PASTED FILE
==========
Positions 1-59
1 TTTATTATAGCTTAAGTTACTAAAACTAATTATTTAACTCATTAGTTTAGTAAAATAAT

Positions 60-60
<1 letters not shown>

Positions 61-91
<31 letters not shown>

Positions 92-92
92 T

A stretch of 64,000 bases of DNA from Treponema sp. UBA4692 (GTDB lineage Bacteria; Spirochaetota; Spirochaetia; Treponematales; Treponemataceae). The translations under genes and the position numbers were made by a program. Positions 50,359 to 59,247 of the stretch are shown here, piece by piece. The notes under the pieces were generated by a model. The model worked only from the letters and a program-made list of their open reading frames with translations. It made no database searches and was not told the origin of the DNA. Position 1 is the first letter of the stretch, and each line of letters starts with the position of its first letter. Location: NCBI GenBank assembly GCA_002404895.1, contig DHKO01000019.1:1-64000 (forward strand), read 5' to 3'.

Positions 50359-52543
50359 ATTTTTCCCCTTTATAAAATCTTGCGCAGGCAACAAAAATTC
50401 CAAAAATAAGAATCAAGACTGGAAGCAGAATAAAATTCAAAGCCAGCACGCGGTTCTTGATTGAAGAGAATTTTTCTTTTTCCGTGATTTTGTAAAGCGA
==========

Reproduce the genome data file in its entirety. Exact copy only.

Positions 1-59
1 TTTATTATAGCTTAAGTTACTAAAACTAATTATTTAACTCATTAGTTTAGTAAAATAAT

Positions 60-60
<1 letters not shown>

Positions 61-91
<31 letters not shown>

Positions 92-92
92 T

A stretch of 64,000 bases of DNA from Treponema sp. UBA4692 (GTDB lineage Bacteria; Spirochaetota; Spirochaetia; Treponematales; Treponemataceae). The translations under genes and the position numbers were made by a program. Positions 50,359 to 59,247 of the stretch are shown here, piece by piece. The notes under the pieces were generated by a model. The model worked only from the letters and a program-made list of their open reading frames with translations. It made no database searches and was not told the origin of the DNA. Position 1 is the first letter of the stretch, and each line of letters starts with the position of its first letter. Location: NCBI GenBank assembly GCA_002404895.1, contig DHKO01000019.1:1-64000 (forward strand), read 5' to 3'.

Positions 50359-52543
50359 ATTTTTCCCCTTTATAAAATCTTGCGCAGGCAACAAAAATTC
50401 CAAAAATAAGAATCAAGACTGGAAGCAGAATAAAATTCAAAGCCAGCACGCGGTTCTTGATTGAAGAGAATTTTTCTTTTTCCGTGATTTTGTAAAGCGA